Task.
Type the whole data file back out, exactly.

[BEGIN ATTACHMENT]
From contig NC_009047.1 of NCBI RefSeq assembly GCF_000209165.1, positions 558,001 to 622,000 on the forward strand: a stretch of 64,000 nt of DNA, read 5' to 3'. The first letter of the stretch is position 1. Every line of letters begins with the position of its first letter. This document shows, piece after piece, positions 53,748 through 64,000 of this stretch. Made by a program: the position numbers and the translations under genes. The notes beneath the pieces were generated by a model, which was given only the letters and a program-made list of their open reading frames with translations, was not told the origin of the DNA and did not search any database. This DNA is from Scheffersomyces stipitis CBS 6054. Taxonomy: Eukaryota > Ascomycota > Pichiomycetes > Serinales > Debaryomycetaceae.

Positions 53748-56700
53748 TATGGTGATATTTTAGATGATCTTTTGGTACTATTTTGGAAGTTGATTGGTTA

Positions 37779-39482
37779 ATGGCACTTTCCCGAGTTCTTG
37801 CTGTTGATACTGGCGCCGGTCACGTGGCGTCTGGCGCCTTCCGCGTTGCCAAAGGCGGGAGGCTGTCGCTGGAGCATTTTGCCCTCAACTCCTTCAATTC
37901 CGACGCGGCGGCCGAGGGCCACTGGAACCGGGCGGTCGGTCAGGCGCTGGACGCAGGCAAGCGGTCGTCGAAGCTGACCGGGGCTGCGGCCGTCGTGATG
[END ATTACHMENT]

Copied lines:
From contig NC_009047.1 of NCBI RefSeq assembly GCF_000209165.1, positions 558,001 to 622,000 on the forward strand: a stretch of 64,000 nt of DNA, read 5' to 3'. The first letter of the stretch is position 1. Every line of letters begins with the position of its first letter. This document shows, piece after piece, positions 53,748 through 64,000 of this stretch. Made by a program: the position numbers and the translations under genes. The notes beneath the pieces were generated by a model, which was given only the letters and a program-made list of their open reading frames with translations, was not told the origin of the DNA and did not search any database. This DNA is from Scheffersomyces stipitis CBS 6054. Taxonomy: Eukaryota > Ascomycota > Pichiomycetes > Serinales > Debaryomycetaceae.

Positions 53748-56700
53748 TATGGTGATATTTTAGATGATCTTTTGGTACTATTTTGGAAGTTGATTGGTTA

Positions 37779-39482
37779 ATGGCACTTTCCCGAGTTCTTG
37801 CTGTTGATACTGGCGCCGGTCACGTGGCGTCTGGCGCCTTCCGCGTTGCCAAAGGCGGGAGGCTGTCGCTGGAGCATTTTGCCCTCAACTCCTTCAATTC
37901 CGACGCGGCGGCCGAGGGCCACTGGAACCGGGCGGTCGGTCAGGCGCTGGACGCAGGCAAGCGGTCGTCGAAGCTGACCGGGGCTGCGGCCGTCGTGATG